Custom-Made Devices: Current State of the Art
An overview of available technologies, how we got here, and what might be coming next.
Endovascular repair of aortic pathologies has become increasingly utilized over the past 3 decades. What started as a disruptive technology for the treatment of infrarenal aneurysms with physician-made or -modified devices has rapidly expanded into treatment options including virtually every section of the aorta, from the aortic valve to the iliac bifurcations. The evolution of endovascular devices has always been a balanced “tug-of-war” between available commercialized devices provided by industry and physician-modified devices and techniques to achieve technical solutions in areas in which no dedicated device currently exists. Devices that were yesterday’s “out-of-the-box” solution have now become somewhat established techniques in everyday practice. The quest to discover readily available technical solutions that provide endovascular treatment options for the entire aorta is consistently ongoing. The optimal balance between off-the-shelf, universally applicable technologies and custom-made, patient-tailored devices is constantly shifting in a search for optimal patient outcomes.
CURRENTLY AVAILABLE CUSTOM-MADE DEVICES
Speaking broadly, the most commonly used standard devices for endovascular aneurysm repair (EVAR) and thoracic endovascular aneurysm repair (TEVAR) are, in some aspects, custom-made. Although each individual component in infrarenal EVAR or TEVAR is standardized, the in vivo assembled device is a composite of these components into a complete endograft that is, by some means, custom-made for each patient. The practice of combining different components from various device manufacturers to achieve a repair in the individual patient is sometimes applied off-label and takes this “customization” one step further.1
However, for the purposes of this article, the term custom-made is used for the description of specifically ordered endografts that are tailored to the individual patient’s anatomy and that cannot be achieved by simply combining standard available devices. In most cases, this will involve endovascular stent grafts used to treat areas of the aorta involving side branches (eg, thoracoabdominal, juxtarenal, and suprarenal aneurysms) and aortic arch repair. Although, in some cases, customization will only involve making the diameter larger or smaller or changing the overall length of the endograft. We discuss several stent graft manufacturers that will provide customized devices upon request.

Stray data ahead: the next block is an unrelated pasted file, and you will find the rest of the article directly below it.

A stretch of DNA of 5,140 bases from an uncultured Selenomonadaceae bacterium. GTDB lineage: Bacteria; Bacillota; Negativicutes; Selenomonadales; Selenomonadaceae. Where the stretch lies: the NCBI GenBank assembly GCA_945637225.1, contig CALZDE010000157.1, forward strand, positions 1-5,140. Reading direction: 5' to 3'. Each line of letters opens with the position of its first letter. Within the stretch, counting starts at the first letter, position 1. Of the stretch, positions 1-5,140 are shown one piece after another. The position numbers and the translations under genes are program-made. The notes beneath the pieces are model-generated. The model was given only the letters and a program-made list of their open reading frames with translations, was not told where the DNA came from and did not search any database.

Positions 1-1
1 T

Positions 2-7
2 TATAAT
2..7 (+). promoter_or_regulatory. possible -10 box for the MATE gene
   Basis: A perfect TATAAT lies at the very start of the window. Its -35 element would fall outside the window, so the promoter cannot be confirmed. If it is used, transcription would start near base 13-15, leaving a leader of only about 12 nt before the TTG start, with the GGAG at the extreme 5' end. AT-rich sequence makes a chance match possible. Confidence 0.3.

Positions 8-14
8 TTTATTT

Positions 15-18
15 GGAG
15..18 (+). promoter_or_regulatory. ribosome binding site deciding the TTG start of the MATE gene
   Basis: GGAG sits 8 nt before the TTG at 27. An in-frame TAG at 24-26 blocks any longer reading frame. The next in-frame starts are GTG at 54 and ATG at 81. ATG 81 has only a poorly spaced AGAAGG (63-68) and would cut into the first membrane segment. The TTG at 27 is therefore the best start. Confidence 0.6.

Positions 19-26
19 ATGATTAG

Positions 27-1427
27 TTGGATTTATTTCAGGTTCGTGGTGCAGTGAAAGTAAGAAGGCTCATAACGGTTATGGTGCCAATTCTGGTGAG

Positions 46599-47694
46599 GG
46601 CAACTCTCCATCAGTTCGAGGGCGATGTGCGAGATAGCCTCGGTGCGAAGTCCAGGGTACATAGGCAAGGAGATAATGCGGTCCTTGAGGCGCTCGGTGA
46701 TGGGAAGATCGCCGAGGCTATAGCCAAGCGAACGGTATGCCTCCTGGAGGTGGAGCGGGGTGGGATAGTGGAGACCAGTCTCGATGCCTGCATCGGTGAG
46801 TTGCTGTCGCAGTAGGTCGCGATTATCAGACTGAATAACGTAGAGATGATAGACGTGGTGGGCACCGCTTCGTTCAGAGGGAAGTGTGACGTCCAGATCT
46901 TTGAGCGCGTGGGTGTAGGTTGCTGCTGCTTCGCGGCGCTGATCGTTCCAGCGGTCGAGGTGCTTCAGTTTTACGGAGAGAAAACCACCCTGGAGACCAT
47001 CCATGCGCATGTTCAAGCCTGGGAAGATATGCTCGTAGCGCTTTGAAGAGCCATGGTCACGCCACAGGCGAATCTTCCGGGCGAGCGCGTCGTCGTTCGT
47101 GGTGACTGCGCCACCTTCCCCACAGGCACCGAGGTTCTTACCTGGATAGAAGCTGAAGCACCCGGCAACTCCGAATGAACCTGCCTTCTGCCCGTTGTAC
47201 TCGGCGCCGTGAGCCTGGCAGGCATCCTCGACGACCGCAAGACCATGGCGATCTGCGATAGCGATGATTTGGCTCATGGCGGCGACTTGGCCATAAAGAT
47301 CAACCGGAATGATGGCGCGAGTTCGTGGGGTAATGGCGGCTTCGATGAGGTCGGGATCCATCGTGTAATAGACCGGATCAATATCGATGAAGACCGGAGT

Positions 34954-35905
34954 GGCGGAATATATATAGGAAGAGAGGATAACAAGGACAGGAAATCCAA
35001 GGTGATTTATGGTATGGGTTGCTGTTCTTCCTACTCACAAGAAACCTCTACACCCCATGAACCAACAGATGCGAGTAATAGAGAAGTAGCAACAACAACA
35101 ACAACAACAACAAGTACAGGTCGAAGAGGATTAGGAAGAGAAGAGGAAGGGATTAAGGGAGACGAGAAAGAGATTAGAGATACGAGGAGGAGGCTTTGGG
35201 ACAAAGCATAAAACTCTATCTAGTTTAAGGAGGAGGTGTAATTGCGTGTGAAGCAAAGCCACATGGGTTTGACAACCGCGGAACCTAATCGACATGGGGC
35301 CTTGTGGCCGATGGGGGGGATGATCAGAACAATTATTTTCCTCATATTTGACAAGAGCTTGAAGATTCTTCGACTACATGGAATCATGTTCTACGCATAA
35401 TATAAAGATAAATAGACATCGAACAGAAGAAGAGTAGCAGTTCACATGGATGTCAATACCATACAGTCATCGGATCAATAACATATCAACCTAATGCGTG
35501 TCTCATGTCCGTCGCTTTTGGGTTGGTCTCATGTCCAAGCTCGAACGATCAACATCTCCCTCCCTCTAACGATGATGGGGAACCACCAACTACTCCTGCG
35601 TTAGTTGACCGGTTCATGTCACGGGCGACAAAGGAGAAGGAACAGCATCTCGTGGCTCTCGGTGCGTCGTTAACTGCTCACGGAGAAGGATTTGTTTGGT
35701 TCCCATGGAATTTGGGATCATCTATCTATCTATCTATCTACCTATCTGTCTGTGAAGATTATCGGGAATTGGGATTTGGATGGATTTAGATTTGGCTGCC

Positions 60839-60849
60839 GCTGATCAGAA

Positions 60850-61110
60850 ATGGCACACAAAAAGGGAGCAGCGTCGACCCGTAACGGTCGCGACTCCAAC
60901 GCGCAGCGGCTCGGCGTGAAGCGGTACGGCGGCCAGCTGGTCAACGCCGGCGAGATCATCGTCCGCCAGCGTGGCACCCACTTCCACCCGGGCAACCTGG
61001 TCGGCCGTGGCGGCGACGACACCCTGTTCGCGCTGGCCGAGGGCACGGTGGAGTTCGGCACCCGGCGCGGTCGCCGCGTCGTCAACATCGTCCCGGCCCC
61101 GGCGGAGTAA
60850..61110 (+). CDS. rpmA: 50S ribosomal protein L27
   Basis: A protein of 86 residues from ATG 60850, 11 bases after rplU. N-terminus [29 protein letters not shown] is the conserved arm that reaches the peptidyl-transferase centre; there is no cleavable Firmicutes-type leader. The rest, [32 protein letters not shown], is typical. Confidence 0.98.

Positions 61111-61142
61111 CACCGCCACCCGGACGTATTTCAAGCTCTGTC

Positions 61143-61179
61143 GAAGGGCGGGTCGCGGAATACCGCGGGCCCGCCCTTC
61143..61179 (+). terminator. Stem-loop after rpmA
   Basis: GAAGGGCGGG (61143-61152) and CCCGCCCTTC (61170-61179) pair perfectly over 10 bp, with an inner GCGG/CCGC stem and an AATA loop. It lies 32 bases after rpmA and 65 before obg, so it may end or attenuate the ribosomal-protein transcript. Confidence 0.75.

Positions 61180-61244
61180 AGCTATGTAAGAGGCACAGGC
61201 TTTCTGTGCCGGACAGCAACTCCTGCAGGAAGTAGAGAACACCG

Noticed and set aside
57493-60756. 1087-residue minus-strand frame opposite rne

Cook Medical provides custom-made devices based on the Zenith platform (Figure 1). Cook was the first company to take this path, with reports from the late 1990s outlining the first cases of implanted physician-made or -modified devices that evolved into custom-made devices, which later provided the platform for the European CE Mark and US Food and Drug Administration–approved Cook fenestrated devices. A similar pathway was seen in the thoracoabdominal branch devices2 that comprised the foundation of the branch device3 and the iliac side branch device that was originally conceptualized by using a standard infrarenal Zenith device in the iliac bifurcation.4 Currently, aside from the approved platforms of fenestrated stent grafts for juxtarenal aneurysms, iliac side branches for aortoiliac aneurysms, and the standard t-Branch stent graft (Cook Medical) for thoracoabdominal aneurysms, custom-made designs based on a combination of these technologies are available for the treatment of juxtarenal and suprarenal, as well as thoracoabdominal, aneurysms. Clinical data from individual centers’ trials have suggested that depending on patient anatomy, the use of fenestrations versus caudally oriented cuffs or directional cuffs in different anatomic scenarios might provide different outcomes regarding side branch patency.5,6 In individual cases, stent grafts with combinations of fenestrations and branches purposely designed to match individual patient designs can be manufactured. A number of studies have shown excellent outcomes using this approach.6 Physicians are able to plan a design with the help of dedicated planning centers where dedicated planners can review the patient anatomy, oversee the planning request, and, in dialogue with the treating physician, come up with a plan. Cook Medical also manufactures custom-made devices for the treatment of the aortic arch7 and ascending aorta, but these devices are used only within clinical trials.